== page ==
I'm just uneasy about classifying everything under one blanket statement such as "the families don't care" - when it's obvious to me that many do care, and many spend their own time and money trying to provide care and attention to even those hospitalized/institutionalized patients.



It's sickening and to me abortion is a much better option for that person/child.


I don't think I'm understanding your logic there


It's sickening to me, too, that patients are left alone like that, without anyone to care. But does that mean they shouldn't have the opportunity to receive love and care?

What about those volunteers who dedicate their time to visiting such patients? This has to count, too, surely?

It just seems perhaps premature to effectively take away someone's "right to life" (so to speak) simply because they might not have relatives willing or able to take care of them.



posted on Sep, 5 2005 @ 01:17 PM
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Receive love and care from who though?

I've seen and been in so many of these homes [College sociology report, had to work at them] where the people looking after them would wake them up, feed them, put them all infront of the T.V. and then go and play on the pool table that their "helpers" used the disabled peoples money for.

In fact, every house in this area I have visited has a room with a pool table, gym, etc. Which the disable people can't use. They all were just left to sit and watch T.V.

See, I'm not sure where you work but I have never seen these families that care. In fact I've seen the opposite. I did my study over the Christmas period and none of them got cards, they never get birthday cards, a visit, etc. Now that's not caring. When the numbers [at least in the U.K.] show the vast majority never have contact with their family that's not care.

You also have to balance off peoples rights. Someone who is heavily disabled will get well over £20,000 per-person. Yet a College student gets only £4,000. [In fact a girl who is dyslexic at my College gets £24,000 per-year she is there. So the ones with illnesses so bad they can't feed themselves and have to have 24/7 care must cost a fortune.] They get preferential treatement on the health service [even above the elderly] yet have an amazingly poor quality of life.

I wish we lived in a World where their parents did care, the state could afford to take care of them and people wanted to but I've not seen it. I've seen the opposite.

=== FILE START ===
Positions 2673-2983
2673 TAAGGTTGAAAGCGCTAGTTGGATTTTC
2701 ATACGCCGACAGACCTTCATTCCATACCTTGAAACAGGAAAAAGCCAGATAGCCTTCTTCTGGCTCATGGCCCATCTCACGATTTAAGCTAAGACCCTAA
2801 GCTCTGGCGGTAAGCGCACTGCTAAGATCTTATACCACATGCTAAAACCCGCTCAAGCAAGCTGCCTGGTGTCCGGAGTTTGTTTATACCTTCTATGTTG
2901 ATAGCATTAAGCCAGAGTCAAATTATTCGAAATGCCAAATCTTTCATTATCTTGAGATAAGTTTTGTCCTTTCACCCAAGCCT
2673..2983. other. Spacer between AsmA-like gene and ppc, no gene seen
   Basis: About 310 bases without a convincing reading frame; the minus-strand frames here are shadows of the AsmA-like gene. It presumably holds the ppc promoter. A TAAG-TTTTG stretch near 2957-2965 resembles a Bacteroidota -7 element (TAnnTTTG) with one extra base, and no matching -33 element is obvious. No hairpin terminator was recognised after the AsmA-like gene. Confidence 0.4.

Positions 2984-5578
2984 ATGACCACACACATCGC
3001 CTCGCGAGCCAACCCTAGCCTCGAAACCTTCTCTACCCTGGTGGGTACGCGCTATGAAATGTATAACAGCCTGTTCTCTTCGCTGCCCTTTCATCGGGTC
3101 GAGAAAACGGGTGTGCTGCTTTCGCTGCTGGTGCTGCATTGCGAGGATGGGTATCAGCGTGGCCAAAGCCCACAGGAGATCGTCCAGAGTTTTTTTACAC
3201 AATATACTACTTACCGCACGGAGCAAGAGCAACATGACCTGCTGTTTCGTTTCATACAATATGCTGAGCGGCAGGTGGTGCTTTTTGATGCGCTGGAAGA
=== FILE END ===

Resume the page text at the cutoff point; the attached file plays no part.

...and I've never seen these volunteers in this area. In fact, you have to get parental permission for many of them [due to mental age] to allow it and well...have fun tracking the parents down. Most of them are glad to let the state take care of their little secret.



posted on Sep, 25 2005 @ 02:08 AM
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Hey, wake up! How did this thread turn strictly into an abortion debate and then die? What about the other aspects?

Turn it over in your mind for a second and give us your opinion. Would we be better or worse off if the federal government butted out of our private lives and allowed us to set the law as we saw fit in our communities, instead of painting the whole country with the same broad brush?

If California wants to smoke pot, why can't they? (granted that the federal government would have the authority to rule on any disputes arising over interstate travel to California for the purposes of using marijuana, and any safety concerns related to interstate commerce.)

If Arizona wants to give every Tom, Dick, and Dirty Harry the right to carry a concealed weapon without a special permit, from where does the federal government derive the right to tell the voters in that state that it's too dangerous?

Who made the government your nanny!? (Well, I'm sure any Rush Limbaugh fan would be happy to name a few names, but that's actually a rhetorical question).
What do you guys think? Am I way off on this?
Like I'm always saying (or threatening) I'm going to congress some day. if you don't like these ideas, this would be a really good time to work on changing my mind.



posted on Sep, 25 2005 @ 08:38 PM
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We could have a list as long as my arm, or maybe my arm and my leg, of all the states'rights that get trampled by the fed.

We'd be better off.
But, at this point do you really think the tide could be turned back in favor of states' rights. The web of big government is so tightly spun, I doubt the grip of big fed govt can be easily loosened.
Furthermore, too many people seem to want the federal government to take care of them.



posted on Sep, 25 2005 @ 11:02 PM
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Originally posted by The Vagabond
...... Would we be better or worse off if the federal government butted out of our private lives and allowed us to set the law as we saw fit in our communities, instead of painting the whole country with the same broad brush?